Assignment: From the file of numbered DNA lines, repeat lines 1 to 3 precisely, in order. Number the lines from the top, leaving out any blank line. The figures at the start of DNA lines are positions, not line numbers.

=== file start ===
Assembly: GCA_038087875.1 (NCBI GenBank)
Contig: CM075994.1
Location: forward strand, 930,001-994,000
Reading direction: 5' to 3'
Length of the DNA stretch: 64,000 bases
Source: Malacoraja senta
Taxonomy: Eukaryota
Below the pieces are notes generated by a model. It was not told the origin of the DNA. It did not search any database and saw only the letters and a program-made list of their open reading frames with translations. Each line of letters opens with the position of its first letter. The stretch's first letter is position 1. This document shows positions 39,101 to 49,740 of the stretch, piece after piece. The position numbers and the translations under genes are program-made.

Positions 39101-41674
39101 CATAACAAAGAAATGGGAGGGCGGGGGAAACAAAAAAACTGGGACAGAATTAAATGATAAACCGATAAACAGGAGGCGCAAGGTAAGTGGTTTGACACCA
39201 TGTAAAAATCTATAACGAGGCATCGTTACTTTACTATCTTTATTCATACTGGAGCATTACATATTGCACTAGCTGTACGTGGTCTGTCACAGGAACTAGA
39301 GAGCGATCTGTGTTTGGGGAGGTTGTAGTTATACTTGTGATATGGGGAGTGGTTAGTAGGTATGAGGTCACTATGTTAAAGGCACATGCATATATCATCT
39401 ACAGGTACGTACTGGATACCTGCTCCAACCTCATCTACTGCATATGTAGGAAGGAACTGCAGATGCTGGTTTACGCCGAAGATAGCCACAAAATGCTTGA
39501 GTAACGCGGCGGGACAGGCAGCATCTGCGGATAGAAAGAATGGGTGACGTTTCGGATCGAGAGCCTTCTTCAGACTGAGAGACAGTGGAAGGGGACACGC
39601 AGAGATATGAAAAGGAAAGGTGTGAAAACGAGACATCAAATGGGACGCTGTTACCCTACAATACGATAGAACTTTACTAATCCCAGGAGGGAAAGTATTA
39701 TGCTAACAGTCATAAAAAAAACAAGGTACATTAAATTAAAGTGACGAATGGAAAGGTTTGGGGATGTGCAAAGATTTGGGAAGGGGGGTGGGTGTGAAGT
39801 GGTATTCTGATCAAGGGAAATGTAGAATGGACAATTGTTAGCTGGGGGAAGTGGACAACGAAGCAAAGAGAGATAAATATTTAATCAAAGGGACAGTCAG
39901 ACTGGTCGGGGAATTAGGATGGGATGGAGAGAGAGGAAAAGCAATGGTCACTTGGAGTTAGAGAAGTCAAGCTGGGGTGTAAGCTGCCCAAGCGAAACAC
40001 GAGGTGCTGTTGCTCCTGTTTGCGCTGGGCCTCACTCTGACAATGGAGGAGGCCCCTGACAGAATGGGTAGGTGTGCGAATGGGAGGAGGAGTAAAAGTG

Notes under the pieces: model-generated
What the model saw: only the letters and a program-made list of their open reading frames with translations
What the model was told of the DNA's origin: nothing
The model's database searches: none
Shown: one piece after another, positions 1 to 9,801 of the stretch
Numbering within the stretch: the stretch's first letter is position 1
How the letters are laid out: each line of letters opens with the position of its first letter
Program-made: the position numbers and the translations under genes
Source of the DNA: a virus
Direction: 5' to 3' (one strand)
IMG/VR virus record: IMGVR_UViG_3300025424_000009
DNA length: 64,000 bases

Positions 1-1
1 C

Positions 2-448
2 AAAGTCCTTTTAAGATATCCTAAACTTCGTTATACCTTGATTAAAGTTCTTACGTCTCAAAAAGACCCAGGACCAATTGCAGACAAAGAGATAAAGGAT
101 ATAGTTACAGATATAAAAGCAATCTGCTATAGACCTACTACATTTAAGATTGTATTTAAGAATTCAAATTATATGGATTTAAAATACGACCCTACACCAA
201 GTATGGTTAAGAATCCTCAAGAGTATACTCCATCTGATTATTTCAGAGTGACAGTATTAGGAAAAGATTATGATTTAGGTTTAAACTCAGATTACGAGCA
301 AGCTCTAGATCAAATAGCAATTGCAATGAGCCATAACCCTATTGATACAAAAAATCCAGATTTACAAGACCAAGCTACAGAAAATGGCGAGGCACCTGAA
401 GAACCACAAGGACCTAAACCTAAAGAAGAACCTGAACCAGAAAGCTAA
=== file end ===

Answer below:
Assembly: GCA_038087875.1 (NCBI GenBank)
Contig: CM075994.1
Location: forward strand, 930,001-994,000